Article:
Ahold, Unilever end contract terms dispute

- Last updated on GMT

Related tags: Albert heijn, Unilever

The dispute between Ahold's Albert Heijn chain and the Anglo-Dutch
group Unilever, which saw several of the latter's brands removed
from shelves, has ended with a new supply agreement.

The biggest Dutch supermarket chain, Ahold's Albert Heijn, will resume selling certain products of food group Unilever after they agreed on contract terms, the companies said on Monday.

Albert Heijn 10 days ago removed some Unilever products including Bertoli mayonnaise, Cif cleaning towels and Becel margarine, from its shelves to put pressure on Unilever during negotiations on trading conditions such as pricing.

The firms declined to give details of the outcome of the negotiations.

Negotiations between retailers and their suppliers are often tough, but they rarely go to the extent of stripping products off shelves.

"It was quite rare, we almost never do this. We normally try to reach an agreement together with our suppliers, but this time talks were a bit more difficult,"​ Albert Heijn spokesman Hans Koeleman said.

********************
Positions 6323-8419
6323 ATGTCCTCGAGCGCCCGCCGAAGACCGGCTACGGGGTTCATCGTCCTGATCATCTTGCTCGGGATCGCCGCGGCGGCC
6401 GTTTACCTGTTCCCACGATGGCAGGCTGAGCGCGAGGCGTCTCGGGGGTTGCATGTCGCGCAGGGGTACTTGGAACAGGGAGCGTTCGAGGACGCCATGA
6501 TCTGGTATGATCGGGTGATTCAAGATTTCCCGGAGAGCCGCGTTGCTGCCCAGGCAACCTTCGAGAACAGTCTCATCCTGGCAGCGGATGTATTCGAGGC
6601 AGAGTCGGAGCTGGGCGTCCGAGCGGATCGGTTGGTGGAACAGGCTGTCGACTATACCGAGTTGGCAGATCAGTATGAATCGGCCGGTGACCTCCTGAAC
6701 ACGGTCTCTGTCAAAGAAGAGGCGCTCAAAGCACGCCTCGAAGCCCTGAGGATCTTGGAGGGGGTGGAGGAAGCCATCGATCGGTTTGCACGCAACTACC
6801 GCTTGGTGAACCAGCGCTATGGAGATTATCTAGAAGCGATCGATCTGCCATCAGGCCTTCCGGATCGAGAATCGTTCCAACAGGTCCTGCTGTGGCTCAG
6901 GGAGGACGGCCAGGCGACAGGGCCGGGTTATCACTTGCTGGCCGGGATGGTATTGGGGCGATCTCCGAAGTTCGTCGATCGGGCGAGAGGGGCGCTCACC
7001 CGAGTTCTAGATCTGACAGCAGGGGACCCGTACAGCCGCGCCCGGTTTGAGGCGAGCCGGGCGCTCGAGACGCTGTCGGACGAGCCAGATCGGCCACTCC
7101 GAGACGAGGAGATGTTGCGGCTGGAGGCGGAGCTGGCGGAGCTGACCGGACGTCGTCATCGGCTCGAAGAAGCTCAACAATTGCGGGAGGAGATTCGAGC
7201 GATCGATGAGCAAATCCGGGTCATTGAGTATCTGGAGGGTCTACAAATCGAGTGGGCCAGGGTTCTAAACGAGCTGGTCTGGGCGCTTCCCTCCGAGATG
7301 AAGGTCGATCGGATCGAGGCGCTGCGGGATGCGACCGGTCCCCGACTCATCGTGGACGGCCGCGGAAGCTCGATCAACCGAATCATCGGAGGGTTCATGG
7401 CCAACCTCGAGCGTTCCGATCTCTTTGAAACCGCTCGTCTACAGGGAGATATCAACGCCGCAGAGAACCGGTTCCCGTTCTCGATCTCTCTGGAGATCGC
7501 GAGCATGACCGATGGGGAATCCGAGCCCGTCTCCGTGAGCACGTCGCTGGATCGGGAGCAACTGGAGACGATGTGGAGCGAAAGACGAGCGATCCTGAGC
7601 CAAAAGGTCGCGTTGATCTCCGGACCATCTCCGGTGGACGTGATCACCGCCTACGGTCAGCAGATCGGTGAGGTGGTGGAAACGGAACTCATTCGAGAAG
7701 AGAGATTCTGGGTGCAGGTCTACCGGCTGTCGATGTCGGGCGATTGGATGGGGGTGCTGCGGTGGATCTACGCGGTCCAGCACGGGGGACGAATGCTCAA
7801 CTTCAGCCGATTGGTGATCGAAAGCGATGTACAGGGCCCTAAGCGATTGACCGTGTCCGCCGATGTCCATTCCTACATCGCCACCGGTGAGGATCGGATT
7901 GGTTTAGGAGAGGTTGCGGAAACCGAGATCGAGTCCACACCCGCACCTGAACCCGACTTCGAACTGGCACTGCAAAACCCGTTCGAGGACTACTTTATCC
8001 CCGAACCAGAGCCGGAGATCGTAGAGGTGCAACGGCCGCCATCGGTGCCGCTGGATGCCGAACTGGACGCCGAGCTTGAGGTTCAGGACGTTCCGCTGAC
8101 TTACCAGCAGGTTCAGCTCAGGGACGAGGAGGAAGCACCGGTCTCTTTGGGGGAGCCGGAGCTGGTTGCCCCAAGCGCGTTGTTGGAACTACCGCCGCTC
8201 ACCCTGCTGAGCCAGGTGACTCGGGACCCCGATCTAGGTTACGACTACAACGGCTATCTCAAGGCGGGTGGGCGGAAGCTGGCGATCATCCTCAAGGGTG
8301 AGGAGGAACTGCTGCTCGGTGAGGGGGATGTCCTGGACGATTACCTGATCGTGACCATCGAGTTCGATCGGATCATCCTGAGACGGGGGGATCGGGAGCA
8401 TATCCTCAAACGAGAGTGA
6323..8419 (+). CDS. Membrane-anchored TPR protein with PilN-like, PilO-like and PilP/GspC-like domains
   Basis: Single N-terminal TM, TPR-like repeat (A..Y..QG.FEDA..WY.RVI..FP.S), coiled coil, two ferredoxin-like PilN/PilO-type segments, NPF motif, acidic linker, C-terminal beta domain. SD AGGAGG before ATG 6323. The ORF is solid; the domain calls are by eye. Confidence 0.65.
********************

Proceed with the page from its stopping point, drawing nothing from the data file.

"It won't become a policy of Albert Heijn (to remove products from the shelves), but that also depends on suppliers,"​ he added.

Albert Heijn, which took less than 30 of the hundreds of Unilever products it sells off its shelves, said all the products would be available again from today.

As the removal only lasted one week, most stores still had the affected Unilever products in stock, the company said.

Ahold, the world's third biggest food retail and foodservice group in sales terms, generates about 60 per cent of its turnover in the United States, where it owns chains such as Stop & Shop and Giant Landover.

Consumer products group Anglo-Dutch Unilever makes Lipton teas, Dove soap and Skippy peanut butter. It consolidated its global number three ranking in the food sector behind Nestle and Kraft Foods by buying US Bestfoods.

Related topics: Market Trends

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